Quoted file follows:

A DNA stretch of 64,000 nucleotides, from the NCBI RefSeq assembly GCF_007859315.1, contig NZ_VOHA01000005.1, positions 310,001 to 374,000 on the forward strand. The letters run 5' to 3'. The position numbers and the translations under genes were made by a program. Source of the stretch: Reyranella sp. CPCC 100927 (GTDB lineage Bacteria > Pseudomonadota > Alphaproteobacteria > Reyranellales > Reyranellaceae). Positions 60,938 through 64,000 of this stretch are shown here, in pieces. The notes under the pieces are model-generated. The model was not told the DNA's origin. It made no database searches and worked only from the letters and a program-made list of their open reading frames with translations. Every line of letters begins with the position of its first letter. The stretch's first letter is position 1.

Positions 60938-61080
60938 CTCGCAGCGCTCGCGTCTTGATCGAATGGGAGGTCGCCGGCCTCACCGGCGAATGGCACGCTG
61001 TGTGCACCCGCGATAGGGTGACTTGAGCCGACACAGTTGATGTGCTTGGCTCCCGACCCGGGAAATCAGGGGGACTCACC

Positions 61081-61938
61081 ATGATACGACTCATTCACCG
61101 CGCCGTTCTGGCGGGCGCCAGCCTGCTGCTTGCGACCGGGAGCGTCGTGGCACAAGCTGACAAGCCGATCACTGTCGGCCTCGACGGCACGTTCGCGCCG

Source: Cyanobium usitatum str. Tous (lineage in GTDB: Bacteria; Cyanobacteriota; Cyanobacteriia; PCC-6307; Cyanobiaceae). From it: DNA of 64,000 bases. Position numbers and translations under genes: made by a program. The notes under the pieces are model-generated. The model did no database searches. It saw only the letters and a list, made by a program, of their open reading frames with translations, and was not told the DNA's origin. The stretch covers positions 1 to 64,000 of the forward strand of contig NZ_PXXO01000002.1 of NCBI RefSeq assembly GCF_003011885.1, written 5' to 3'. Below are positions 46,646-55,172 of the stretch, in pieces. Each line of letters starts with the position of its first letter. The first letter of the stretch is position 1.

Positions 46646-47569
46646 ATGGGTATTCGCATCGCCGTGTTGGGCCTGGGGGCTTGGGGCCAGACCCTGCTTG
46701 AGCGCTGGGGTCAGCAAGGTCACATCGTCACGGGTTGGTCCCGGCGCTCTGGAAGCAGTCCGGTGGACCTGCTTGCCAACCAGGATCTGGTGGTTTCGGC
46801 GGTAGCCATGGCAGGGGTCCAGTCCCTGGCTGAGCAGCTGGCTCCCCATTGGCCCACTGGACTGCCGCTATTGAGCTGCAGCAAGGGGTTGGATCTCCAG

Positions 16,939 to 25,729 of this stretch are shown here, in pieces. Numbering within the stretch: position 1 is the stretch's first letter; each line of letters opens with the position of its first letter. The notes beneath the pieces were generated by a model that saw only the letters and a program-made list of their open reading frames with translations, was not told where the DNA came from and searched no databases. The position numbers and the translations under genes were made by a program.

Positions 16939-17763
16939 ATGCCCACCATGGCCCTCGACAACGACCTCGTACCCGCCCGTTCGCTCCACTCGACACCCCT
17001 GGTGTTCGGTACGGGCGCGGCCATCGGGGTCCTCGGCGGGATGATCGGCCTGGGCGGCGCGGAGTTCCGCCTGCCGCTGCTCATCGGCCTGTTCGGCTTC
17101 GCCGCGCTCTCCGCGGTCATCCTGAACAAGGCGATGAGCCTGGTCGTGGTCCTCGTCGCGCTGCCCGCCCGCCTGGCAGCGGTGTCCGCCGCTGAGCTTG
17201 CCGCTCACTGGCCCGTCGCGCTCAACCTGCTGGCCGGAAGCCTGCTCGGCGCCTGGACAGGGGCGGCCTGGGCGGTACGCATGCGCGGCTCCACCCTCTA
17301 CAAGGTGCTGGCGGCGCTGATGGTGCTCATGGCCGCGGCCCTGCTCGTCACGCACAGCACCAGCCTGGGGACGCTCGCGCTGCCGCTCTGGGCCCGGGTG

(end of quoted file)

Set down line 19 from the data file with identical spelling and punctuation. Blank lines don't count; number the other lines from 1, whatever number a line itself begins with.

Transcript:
17301 CAAGGTGCTGGCGGCGCTGATGGTGCTCATGGCCGCGGCCCTGCTCGTCACGCACAGCACCAGCCTGGGGACGCTCGCGCTGCCGCTCTGGGCCCGGGTG